A tropical disturbance outside of hurricane season? What’s that? It’s actually more common than you might think. On May 1 of 2019 a tropical disturbance formed, moving through the Bahamas. A tropical disturbance is just a cluster of thunderstorms that hold together as a group for a few days, without having a circulation. These are very common in the tropics but we only think of them happening in hurricane season. All they tell you is that water around them is relatively warm and wind shear is fairly light, within a broad region of low pressure.
While the calendar hurricane season in the Atlantic runs from June through November, disturbances can happen at just about any time. In fact, disturbances that became tropical storms have been recorded in every month of the year. NOAA reports that 3% of tropical activity is outside of hurricane season.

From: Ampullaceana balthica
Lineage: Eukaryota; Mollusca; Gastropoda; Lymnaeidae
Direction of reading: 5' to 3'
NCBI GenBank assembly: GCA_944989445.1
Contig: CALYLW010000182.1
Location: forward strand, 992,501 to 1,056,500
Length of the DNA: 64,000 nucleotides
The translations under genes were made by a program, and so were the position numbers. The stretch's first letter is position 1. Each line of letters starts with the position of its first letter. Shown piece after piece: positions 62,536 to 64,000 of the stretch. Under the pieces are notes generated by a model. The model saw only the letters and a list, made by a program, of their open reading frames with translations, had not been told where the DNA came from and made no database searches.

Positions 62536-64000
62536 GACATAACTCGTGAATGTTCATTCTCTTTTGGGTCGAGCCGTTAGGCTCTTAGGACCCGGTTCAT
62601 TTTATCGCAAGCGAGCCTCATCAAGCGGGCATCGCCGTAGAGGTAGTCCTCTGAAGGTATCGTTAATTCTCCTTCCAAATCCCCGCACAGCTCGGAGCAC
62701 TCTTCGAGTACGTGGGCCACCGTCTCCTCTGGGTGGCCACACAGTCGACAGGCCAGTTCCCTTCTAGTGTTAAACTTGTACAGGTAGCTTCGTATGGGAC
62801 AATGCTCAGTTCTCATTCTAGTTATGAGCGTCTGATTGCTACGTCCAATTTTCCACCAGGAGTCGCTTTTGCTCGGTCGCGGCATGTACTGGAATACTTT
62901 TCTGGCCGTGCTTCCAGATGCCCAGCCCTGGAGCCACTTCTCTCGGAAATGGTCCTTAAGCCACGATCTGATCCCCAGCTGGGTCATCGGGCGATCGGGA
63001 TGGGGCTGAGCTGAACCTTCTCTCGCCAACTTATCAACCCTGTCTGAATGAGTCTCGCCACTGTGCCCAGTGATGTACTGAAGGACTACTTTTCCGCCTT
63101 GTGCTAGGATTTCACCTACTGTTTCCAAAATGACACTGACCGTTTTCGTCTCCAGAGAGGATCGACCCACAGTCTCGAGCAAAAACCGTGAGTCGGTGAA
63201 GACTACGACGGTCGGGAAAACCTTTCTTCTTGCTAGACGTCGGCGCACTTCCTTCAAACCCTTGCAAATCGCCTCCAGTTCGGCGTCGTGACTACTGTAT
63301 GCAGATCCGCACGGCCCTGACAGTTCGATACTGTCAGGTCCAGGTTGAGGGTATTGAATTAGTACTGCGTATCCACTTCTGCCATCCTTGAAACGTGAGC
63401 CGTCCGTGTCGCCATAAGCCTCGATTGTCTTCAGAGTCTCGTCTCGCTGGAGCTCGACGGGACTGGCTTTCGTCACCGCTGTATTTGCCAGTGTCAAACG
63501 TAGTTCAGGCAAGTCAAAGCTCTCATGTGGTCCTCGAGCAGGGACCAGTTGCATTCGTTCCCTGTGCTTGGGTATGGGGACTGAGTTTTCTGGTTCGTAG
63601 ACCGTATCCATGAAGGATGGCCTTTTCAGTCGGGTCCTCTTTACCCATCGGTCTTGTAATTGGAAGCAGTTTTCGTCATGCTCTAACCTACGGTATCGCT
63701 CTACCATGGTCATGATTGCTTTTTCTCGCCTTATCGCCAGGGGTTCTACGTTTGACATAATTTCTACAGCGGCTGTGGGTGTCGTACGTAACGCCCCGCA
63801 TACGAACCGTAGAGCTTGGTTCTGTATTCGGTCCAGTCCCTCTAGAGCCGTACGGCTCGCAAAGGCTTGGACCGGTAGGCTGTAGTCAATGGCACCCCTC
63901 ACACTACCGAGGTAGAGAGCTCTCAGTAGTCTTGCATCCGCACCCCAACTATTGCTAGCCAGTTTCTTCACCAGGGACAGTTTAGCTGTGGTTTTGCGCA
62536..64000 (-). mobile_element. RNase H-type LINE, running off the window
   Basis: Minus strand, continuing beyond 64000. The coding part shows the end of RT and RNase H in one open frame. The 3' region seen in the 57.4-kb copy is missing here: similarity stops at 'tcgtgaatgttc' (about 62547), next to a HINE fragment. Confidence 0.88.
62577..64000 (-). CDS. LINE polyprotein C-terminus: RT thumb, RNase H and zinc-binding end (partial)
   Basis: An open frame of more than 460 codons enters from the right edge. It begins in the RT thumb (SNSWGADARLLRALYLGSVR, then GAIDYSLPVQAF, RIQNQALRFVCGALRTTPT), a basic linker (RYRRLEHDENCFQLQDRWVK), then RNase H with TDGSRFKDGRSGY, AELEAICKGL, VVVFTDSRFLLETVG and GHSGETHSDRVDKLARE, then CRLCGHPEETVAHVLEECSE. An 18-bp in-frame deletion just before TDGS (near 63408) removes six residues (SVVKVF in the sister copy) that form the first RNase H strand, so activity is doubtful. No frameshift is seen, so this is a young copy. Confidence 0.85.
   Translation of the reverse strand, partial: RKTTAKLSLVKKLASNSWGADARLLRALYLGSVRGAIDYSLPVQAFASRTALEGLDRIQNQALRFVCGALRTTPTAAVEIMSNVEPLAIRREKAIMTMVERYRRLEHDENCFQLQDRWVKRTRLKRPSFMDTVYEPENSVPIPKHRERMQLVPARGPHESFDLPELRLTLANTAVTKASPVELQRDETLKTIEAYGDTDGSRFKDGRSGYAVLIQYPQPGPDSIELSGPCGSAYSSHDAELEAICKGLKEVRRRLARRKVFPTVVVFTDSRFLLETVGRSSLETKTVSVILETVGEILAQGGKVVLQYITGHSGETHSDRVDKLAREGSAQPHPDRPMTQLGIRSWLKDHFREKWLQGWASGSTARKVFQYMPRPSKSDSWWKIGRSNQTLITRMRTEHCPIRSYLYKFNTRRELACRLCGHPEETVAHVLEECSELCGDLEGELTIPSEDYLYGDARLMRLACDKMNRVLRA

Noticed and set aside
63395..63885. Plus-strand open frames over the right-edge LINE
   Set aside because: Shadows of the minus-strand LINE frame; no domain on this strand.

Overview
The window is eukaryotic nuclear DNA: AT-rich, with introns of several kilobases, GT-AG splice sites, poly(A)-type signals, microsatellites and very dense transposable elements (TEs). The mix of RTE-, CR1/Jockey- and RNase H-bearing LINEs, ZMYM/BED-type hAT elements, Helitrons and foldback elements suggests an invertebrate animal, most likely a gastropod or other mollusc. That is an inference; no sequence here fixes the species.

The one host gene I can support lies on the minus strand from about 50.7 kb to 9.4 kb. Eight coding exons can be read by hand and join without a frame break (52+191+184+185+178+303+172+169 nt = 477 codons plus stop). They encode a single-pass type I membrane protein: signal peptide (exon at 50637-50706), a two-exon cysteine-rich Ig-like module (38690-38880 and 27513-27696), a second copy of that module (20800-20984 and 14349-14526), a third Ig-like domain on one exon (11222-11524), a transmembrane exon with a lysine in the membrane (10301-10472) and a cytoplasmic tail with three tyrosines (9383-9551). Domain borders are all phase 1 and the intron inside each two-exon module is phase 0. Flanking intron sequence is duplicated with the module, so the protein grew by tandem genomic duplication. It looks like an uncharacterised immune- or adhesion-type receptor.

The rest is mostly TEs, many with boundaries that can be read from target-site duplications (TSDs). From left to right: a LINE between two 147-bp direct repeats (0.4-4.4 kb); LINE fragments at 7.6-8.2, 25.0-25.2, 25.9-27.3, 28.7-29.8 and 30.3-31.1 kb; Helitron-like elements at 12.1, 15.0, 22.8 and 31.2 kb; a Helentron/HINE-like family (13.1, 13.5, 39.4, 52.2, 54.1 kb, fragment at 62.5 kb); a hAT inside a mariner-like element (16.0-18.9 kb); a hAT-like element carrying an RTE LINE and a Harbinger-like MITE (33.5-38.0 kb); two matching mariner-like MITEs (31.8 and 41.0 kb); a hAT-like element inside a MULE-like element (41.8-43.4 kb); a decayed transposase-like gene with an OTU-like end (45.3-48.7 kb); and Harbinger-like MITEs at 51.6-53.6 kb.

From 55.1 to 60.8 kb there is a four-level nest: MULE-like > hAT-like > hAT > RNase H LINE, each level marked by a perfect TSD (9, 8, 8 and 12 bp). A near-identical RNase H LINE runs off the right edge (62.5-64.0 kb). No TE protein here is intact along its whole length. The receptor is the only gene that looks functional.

Does an early-season tropical disturbance tell you anything about the upcoming hurricane season? No.
In 2018, just for example, there were 3 disturbances in May. In 2017 there were 2 in April. Each of the last 5 years had early-season disturbances but each of the seasons was very different.
Higher resolution satellites show us more things than we have been able to see in the past so expect to hear about more tropical systems outside of hurricane season, as years go by. Larger communication networks and social media now put more things in front of you than ever, but it doesn’t always mean things are changing.
Learn more about the tropics in the WKRG Weather Education web section.